Technology is changing how we understand cities, and how we will understand ourselves in the context of urban environments. We're only at the beginning of this complex revolution.
Scientists from Berkeley have used a Magnetic Resonance Imaging (MRI) scanner to reconstruct images perceived by a test subject’s brain activity while the subject watched a video. A less sensitive mind-reading technology is already available as a headset from Emotiv, which my colleagues have used to help a paralysed person communicate by sending directional instructions from his thoughts to a computer.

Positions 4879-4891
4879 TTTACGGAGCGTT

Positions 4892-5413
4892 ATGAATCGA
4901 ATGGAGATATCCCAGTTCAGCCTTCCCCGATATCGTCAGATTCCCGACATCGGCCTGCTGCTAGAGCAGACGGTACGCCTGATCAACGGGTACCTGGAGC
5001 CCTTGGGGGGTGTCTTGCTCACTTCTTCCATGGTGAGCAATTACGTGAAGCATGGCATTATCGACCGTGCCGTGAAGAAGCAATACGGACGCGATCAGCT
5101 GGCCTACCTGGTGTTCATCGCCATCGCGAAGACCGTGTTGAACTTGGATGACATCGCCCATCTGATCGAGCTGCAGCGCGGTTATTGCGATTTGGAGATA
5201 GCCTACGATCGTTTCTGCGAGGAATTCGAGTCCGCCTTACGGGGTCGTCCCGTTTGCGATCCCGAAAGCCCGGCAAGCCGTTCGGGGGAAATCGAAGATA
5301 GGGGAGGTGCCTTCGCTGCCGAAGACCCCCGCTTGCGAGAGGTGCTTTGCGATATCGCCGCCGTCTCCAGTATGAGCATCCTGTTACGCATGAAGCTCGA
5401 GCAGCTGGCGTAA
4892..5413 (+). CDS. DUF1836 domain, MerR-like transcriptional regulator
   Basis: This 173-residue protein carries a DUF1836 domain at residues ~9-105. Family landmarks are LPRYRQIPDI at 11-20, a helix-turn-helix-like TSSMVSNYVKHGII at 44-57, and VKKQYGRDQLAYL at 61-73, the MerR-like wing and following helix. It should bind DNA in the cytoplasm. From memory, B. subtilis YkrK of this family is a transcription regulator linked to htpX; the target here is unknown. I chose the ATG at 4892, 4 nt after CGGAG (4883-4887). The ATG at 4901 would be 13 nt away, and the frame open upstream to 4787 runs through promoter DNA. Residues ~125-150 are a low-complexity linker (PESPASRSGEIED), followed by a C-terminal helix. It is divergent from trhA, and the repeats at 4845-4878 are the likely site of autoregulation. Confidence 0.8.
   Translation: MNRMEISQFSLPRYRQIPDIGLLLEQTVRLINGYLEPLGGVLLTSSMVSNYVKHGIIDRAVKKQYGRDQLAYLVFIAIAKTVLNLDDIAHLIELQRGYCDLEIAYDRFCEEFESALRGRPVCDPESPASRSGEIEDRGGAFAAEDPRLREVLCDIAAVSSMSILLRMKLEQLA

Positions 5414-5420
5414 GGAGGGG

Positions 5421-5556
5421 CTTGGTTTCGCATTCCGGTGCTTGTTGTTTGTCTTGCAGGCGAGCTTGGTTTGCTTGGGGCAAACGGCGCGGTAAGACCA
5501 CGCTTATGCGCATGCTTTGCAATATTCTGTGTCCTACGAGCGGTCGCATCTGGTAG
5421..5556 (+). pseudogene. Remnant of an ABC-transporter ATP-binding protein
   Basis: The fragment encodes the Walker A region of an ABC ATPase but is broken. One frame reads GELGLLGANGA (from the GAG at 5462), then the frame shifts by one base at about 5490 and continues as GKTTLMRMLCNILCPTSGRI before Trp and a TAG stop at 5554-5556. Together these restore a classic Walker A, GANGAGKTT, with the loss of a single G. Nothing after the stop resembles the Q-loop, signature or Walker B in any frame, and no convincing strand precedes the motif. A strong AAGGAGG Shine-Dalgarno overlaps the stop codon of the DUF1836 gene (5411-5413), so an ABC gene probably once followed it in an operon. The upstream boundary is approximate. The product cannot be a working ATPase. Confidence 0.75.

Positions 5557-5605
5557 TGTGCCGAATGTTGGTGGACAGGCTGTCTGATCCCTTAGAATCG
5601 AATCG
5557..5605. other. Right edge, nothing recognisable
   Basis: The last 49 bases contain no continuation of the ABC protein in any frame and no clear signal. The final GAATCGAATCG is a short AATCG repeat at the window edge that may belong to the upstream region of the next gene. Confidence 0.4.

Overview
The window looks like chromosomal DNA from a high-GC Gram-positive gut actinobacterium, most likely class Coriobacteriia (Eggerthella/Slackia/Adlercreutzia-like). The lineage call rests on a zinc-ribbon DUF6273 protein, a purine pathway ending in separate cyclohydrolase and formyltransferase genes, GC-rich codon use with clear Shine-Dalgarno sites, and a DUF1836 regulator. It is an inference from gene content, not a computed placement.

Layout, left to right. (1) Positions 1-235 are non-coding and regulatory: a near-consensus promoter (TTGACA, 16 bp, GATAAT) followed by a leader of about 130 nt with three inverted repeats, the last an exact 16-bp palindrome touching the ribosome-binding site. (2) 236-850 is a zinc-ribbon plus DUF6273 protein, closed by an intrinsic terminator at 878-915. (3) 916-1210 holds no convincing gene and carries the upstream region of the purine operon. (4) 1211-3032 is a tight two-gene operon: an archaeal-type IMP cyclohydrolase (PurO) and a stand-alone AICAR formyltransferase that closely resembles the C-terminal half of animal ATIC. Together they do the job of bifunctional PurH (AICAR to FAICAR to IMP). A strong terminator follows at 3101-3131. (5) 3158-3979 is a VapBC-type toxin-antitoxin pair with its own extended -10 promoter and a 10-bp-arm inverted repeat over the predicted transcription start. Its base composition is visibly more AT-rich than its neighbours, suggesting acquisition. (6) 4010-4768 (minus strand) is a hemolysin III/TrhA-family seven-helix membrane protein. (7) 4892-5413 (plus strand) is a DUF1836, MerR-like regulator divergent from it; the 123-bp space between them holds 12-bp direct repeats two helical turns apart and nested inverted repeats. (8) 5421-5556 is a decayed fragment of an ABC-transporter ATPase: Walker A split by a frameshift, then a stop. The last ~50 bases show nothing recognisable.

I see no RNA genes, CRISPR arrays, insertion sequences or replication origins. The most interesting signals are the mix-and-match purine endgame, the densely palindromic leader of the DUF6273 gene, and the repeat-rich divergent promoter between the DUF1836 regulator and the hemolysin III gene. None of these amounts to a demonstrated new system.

Other developments in biotechnology, nanotechnology, and advanced manufacturing show similarly remarkable interactions between information systems and the physical and biological world - solar panels that can mend themselves; and living biological tissues that can be printed, one cell at a time.
These technologies, combined with our ability to process and draw insight from digital information, could offer real possibilities to engineer more efficient and sustainable city systems, such as transportation, energy, water, and food. But using them to address the demographic, financial, and environmental challenges of cities will raise questions about our relationship with the natural world, what it means to live in an ethical society, and what defines us as human.
I wrote an article about how we might answer those questions for UBM's Future Cities community recently, it can also be found on my blog: